The AARP is saying, "You've Earned a Say." It's the name of the organization's new nation-wide campaign aimed at changing the conversation about the future of Social Security and Medicare.
Pocatello was one of the first cities to launch the campaign. It was chosen as one of several kick-off cities across the country, and with success. More than 170 seniors showed up on Monday to have their say, and their stories speak for themselves.
A speaker asked the room full of seniors how many of them think Social Security is "very important" to their financial security, and the hands went up.
"Wow look at that. Wow, oh wow," the speaker said in reaction.
It was important on some level to everyone in the room, including Gene Wiggers. Wiggers has raised five children and three grandchildren and worked as a registered nurse his whole life, until he was diagnosed with pancreatic cancer.
"One of the worst things that I could have had was a diagnosis of cancer of the pancreas and know what that meant. I'm one of the very lucky ones that survived," Wiggers said.
But he wasn't so lucky with the cost. He and his wife spent their whole nest egg on his treatment, and they need Medicare and Social Security just to get by.
"As we find ourselves getting more and more into a tight squeeze and think about Social Security ending or being decreased, you know, we're just at mercy," he said.
So Wiggers filled out a survey to have his say, and so did Joan Downing. She is about to turn 93, but worked as a librarian at Idaho State University until she was 75. She has a degree in physics, and she has macular degeneration. Her medical bills are sky high, too, and Downing feels cheated because she paid into the system for so long.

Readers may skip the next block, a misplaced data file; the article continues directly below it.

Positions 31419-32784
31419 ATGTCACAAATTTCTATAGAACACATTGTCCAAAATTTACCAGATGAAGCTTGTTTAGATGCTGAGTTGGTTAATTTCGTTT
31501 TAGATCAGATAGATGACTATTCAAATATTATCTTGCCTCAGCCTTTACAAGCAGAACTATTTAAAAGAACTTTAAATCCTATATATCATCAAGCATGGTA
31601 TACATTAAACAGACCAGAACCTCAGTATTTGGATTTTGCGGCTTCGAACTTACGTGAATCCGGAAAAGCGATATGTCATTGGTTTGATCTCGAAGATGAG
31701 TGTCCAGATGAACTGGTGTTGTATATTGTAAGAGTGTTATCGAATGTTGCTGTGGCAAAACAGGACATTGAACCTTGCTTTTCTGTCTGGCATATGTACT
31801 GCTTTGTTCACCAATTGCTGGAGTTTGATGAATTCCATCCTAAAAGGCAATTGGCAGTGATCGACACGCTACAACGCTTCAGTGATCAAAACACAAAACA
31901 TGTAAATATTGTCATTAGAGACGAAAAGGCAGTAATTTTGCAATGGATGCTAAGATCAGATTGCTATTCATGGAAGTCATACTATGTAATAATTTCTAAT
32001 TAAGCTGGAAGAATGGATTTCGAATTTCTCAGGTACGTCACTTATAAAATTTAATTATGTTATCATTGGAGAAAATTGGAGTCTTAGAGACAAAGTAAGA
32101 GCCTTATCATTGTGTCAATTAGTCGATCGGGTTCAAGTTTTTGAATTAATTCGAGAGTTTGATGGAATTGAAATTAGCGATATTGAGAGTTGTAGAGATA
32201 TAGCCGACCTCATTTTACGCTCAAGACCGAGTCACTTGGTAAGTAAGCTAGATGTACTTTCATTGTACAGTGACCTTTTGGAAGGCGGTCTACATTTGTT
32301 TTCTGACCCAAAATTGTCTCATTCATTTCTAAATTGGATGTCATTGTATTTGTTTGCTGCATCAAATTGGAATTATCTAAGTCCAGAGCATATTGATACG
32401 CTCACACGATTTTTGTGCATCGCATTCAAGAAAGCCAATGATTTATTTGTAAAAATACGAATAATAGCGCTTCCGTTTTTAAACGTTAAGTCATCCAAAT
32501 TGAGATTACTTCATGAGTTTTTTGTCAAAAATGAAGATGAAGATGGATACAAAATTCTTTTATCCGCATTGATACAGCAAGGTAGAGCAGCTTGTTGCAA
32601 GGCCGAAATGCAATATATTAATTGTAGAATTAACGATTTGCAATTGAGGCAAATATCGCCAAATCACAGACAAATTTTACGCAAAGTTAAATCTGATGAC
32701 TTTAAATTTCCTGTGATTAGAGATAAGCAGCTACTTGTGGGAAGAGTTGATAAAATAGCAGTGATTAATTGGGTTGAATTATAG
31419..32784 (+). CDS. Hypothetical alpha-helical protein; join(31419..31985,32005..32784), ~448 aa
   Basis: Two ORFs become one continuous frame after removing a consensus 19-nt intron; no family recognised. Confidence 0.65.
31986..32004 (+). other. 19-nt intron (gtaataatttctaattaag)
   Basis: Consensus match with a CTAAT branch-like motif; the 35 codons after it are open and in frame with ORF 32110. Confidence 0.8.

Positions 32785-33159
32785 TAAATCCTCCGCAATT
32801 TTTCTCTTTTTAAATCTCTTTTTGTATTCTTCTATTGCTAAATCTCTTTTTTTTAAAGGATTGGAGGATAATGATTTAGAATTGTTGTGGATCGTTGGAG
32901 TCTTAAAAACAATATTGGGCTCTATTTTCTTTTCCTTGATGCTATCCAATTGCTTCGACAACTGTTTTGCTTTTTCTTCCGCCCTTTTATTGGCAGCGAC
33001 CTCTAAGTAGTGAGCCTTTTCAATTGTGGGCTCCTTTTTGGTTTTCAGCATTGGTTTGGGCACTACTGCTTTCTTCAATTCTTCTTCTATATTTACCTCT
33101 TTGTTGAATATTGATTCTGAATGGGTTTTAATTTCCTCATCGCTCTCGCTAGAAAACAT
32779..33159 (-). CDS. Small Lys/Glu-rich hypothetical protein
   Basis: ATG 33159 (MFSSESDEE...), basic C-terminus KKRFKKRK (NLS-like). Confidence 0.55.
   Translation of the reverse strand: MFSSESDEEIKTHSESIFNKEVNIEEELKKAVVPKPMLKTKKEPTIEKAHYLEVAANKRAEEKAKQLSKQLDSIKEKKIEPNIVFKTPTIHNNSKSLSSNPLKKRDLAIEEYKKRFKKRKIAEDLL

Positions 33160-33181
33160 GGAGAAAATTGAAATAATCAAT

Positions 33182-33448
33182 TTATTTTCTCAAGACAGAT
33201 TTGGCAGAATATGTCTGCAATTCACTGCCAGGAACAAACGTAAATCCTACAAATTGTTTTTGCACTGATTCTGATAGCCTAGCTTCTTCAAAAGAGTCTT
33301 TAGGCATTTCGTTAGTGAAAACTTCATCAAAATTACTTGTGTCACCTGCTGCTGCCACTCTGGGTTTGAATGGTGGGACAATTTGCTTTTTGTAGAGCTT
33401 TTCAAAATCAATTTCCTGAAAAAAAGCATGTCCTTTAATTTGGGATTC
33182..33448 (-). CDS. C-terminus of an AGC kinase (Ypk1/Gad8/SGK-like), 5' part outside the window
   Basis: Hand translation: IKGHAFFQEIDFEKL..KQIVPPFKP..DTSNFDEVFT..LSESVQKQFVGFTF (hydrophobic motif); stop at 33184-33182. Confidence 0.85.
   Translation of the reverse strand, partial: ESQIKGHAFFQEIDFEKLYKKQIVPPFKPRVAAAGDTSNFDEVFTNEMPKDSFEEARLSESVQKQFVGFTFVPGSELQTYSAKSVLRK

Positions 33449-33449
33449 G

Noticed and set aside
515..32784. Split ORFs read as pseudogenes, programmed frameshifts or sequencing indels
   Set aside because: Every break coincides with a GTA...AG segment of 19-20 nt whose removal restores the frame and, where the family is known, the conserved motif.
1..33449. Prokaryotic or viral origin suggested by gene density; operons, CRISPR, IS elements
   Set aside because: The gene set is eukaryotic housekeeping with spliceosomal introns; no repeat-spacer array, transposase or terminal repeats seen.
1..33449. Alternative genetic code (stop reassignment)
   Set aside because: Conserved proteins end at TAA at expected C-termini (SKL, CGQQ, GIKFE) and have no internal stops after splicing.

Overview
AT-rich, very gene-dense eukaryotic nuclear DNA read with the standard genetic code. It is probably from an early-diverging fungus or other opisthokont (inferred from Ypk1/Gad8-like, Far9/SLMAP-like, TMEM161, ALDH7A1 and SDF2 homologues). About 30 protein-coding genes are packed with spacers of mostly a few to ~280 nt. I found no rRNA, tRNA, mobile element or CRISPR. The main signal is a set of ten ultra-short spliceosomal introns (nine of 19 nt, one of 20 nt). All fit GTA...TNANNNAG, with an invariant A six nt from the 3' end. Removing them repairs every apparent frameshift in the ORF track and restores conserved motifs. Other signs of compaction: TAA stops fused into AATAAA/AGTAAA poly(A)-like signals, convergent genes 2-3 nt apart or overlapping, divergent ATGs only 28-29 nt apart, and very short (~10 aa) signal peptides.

"I put it in, and dammit -- excuse me -- but it's my money, and I want my Social Security to last. And what I would really like is socialized medicine, but I know that's a dirty word in Idaho," she said.
Downing said she plans to live until she's 100 years old, so Washington needs to figure something out quickly.
"I like being alive, and besides, I like me. I think we have to like ourselves first and then we can like other people," Downing said.
Downing said 95 percent of her income comes from Social Security and Medicare, and the story was similar for almost everyone at the launch.
The surveys that the seniors filled out will be collected and sent to AARP in Washington. After a year of meetings, the AARP will come out with its official position on the issues. AARP Executive Council Member Roger Wheeler said those answers really do give people a voice.
"When you get a group like this together, there's strength in numbers, and people will say some thing that they want. And as you multiply this state-wide, and all the states in the nation, surely, someone is going to listen to us," Wheeler said.